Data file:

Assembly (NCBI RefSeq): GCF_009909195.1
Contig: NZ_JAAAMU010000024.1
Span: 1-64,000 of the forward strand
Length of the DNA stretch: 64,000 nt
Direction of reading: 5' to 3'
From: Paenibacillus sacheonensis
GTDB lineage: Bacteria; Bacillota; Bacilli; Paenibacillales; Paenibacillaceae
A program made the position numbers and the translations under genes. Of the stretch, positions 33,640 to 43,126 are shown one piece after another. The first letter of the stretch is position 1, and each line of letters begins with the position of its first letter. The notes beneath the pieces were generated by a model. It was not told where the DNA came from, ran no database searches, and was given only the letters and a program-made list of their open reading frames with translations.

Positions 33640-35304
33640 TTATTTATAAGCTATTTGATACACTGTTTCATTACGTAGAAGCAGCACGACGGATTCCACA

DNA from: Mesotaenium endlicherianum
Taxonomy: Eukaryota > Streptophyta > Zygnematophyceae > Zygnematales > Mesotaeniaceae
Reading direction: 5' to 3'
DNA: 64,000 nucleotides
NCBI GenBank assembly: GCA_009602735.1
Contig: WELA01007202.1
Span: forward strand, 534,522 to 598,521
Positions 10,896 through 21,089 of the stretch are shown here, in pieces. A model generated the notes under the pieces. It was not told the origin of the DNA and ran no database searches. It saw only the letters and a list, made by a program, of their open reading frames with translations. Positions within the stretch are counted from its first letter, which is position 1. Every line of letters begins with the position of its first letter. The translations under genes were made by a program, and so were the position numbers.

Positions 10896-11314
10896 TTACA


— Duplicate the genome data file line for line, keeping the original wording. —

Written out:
Assembly (NCBI RefSeq): GCF_009909195.1
Contig: NZ_JAAAMU010000024.1
Span: 1-64,000 of the forward strand
Length of the DNA stretch: 64,000 nt
Direction of reading: 5' to 3'
From: Paenibacillus sacheonensis
GTDB lineage: Bacteria; Bacillota; Bacilli; Paenibacillales; Paenibacillaceae
A program made the position numbers and the translations under genes. Of the stretch, positions 33,640 to 43,126 are shown one piece after another. The first letter of the stretch is position 1, and each line of letters begins with the position of its first letter. The notes beneath the pieces were generated by a model. It was not told where the DNA came from, ran no database searches, and was given only the letters and a program-made list of their open reading frames with translations.

Positions 33640-35304
33640 TTATTTATAAGCTATTTGATACACTGTTTCATTACGTAGAAGCAGCACGACGGATTCCACA

DNA from: Mesotaenium endlicherianum
Taxonomy: Eukaryota > Streptophyta > Zygnematophyceae > Zygnematales > Mesotaeniaceae
Reading direction: 5' to 3'
DNA: 64,000 nucleotides
NCBI GenBank assembly: GCA_009602735.1
Contig: WELA01007202.1
Span: forward strand, 534,522 to 598,521
Positions 10,896 through 21,089 of the stretch are shown here, in pieces. A model generated the notes under the pieces. It was not told the origin of the DNA and ran no database searches. It saw only the letters and a list, made by a program, of their open reading frames with translations. Positions within the stretch are counted from its first letter, which is position 1. Every line of letters begins with the position of its first letter. The translations under genes were made by a program, and so were the position numbers.

Positions 10896-11314
10896 TTACA